Former Loyola professor charged in sex abuse case

  • By Peter Sachs
  • Education reporter
  • December 10, 2008 @ 3:00 PM

A Florida woman has become the most recent person to claim she was sexually abused by a Jesuit priest who used to teach at Loyola University Chicago, and that the Jesuit order covered up the incident and others like it.

The woman claims that in 1967, when she was 17, the Rev. John Powell molested her at a spiritual retreat in Florida.

She is seeking at least $50,000 in damages, according to the lawsuit recently filed in Cook County Circuit Court.

The suit also names the Chicago Province of the Society of Jesus, the Jesuit order based here, as a defendant. Loyola is not involved in the litigation. 

Powell, 83 and now retired, was named in two previous sex abuse lawsuits, one of which was settled out of court in 2005.

The former professor is also a well-known author on spiritual matters. Powell’s books include such titles as “Unconditional Love: Love Without Limits” and “Why Am I Afraid to Love?: Overcoming Rejection and Indifference,” as well as titles focused on communication skills and improving one’s sense of self.

“It’s depressing when you find out that people who are presenting themselves as inspiring role models … turn out to be sex offenders,” says Terence McKiernan, the co-director of the watchdog group BishopAccountability.org, which tracks priest abuse cases across the nation.

Powell is one of several high-profile Jesuit priests that have faced sexual abuse lawsuits in recent years.

“Many accused priests never face criminal trial,” McKiernan says. “Honestly, it is unfortunate because it prevents justice being done in many cases and it leaves that question mark out there, even with priests that are multiply accused.”

The woman in the most recent lawsuit is identified only as “Jane Doe 125.”

The suit says that during private counseling sessions at the 1967 retreat, Powell “required Plaintiff to sit on his lap, force her to kiss, and on at least one occasion required her to take her school uniform off from the waist up and then fondled her.”

Marc Pearlman, the Chicago attorney representing the woman, did not return calls seeking comment today.

The lawsuit also says that the Jesuit order “fraudulently concealed Powell’s exploitation and misconduct” and that it knew “that Powell was sexually abusing other minors.”

Under Illinois law, victims of childhood sexual abuse generally must sue by the time they turn 28. In certain cases, victims may sue within five years of discovering that they had been abused as a child.

In the most recent case against Powell, the lawsuit argues that because the Jesuit order kept word of the abuse under wraps, the statute of limitations does not apply. The lawsuit also says that the victim did not realize she had been sexually abused until recently, though the suit does not put a date on that discovery.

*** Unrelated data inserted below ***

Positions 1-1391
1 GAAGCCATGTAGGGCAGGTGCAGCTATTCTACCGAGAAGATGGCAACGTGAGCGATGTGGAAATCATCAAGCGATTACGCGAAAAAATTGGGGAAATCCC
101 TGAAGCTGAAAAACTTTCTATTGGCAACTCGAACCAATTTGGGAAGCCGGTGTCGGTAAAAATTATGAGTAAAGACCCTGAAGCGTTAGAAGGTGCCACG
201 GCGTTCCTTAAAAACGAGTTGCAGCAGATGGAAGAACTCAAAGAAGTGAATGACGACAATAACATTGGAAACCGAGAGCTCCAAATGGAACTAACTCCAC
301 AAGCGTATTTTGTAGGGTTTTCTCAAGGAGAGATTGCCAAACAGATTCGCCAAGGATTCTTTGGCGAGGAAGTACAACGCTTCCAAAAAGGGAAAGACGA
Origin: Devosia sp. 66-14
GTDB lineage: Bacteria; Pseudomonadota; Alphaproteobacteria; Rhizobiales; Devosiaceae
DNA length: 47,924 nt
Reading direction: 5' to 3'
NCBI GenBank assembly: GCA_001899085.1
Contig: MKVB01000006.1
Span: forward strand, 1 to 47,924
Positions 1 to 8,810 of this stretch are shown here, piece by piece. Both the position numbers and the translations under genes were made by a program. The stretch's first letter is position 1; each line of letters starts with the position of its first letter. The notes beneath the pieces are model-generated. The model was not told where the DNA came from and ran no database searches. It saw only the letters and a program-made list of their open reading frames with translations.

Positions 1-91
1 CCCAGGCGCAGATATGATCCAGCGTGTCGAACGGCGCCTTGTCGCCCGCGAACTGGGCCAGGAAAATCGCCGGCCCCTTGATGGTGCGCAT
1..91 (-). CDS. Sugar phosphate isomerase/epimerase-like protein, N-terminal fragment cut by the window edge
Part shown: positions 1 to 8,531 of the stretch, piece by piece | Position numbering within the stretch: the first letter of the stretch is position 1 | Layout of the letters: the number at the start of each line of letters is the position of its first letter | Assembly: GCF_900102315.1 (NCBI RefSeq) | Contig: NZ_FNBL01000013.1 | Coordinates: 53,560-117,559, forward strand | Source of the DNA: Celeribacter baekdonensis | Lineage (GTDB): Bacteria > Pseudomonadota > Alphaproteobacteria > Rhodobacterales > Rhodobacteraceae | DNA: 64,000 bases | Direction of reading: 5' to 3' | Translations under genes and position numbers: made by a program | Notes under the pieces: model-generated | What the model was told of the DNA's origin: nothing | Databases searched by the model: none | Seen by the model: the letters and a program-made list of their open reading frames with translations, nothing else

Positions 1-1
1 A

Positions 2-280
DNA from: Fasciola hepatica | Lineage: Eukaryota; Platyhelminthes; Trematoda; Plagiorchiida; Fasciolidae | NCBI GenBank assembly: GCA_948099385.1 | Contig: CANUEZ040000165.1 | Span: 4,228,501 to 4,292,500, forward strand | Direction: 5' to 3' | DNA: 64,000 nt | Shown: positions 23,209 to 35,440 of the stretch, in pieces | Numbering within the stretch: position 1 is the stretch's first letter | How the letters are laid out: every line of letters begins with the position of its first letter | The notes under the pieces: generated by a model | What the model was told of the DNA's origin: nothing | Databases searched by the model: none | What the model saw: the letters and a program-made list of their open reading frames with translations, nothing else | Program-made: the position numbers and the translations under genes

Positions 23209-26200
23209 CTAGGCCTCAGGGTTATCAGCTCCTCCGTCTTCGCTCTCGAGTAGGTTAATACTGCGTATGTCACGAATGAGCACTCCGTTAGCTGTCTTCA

In general, most priest abuse cases nationwide are filed as civil cases. The cases are difficult for district attorneys to prosecute criminally because often decades have passed by the time a case is filed. And often, such cases have little or no physical evidence, relying on letters and recollections from both sides.

In a prepared statement, Fr. Edward Schmidt, the Jesuits’ Provincial in Chicago, said, “The Province takes allegations of sexual misconduct seriously; investigates them fully, and cooperates with authorities. We believe the individuals who have come forward deserve our understanding and prayers.”

Pat Walsh, a spokesman hired by the Jesuit order in Chicago, says he cannot comment on the case beyond what was in the prepared statement.

McKiernan says in Powell’s cases and others, the Jesuits have not been forthcoming in trying to root out abusive priests or resolve abuse claims.

“There’s clearly reluctance on the part of the Jesuits to really grapple with this,” he says.

Peter Sachs is a Chicago-based journalist. He covers higher education for the Daily News.

Discuss

GREG BULLOUGH, 12-11-2008

Maybe Powell's "Love Without Limits" needed
to have a few more self-imposed limits.

It's too bad that the movement to
inject humanism into Catholic spirituality
was compromised by charlatans such as
Powell (and McGuire, to name another
Chicago-land train-wreck). They used
their positions of authority to satisfy
their personal cravings.

Each of these men KNEW they had a
problem, and continued to set themselves
up as icons of spiritual and personal
integrity while refusing to take
themselves "out of the game" in order
to resolve their personal issues.

Instead, they continued on their paths
of self-indulgence, leaving a trail of
spiritually broken victims behind and
making secondary victims of all of the
people who admired them and their work.